Vitamin D and death
Severe vitamin D deficiency independently predicts all-cause mortality in patients with type 1 diabetes, but it doesn’t predict development of microvascular complications in eyes or kidneys.
Those were the key findings of a prospective observational study of 227 newly diagnosed patients in Denmark who were followed for a median of 26 years.
Patients with vitamin D levels in the lowest 10% (less than 15.5 nmol/L) were considered severely vitamin D deficient. In total, 22 patients fell into that category, and 32% of that group died during the follow-up (seven patients). By contrast, 19% of patients with vitamin D levels above 15.5 nmol/L died in the same period.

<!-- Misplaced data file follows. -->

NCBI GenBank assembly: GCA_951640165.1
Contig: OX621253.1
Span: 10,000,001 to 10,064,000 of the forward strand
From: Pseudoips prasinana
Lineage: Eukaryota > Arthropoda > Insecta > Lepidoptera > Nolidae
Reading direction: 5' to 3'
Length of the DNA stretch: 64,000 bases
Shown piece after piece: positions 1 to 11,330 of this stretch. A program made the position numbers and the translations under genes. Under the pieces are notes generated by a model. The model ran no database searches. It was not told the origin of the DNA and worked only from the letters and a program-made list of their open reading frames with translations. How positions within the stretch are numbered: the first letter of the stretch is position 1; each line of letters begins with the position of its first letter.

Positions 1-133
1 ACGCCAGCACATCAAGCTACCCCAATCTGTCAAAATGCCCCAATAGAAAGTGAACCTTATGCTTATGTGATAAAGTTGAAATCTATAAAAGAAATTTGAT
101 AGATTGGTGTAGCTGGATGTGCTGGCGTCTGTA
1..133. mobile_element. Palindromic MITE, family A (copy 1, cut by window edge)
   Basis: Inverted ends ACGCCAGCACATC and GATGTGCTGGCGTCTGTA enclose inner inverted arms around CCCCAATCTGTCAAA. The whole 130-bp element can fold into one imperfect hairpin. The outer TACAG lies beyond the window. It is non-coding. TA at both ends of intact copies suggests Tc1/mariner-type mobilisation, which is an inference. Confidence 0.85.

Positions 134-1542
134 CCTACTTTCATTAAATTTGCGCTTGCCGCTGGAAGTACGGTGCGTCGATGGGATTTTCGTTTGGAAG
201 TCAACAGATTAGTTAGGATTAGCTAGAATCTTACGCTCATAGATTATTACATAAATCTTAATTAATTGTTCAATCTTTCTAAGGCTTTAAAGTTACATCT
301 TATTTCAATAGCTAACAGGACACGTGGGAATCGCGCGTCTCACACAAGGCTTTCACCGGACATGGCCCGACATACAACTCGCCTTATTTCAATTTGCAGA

The association with all-cause mortality occurred independently of glycaemic control, urinary albumin excretion rate and conventional cardiovascular risk factors. Thirty-seven per cent of the patients developed microalbuminuria, with 12% eventually developing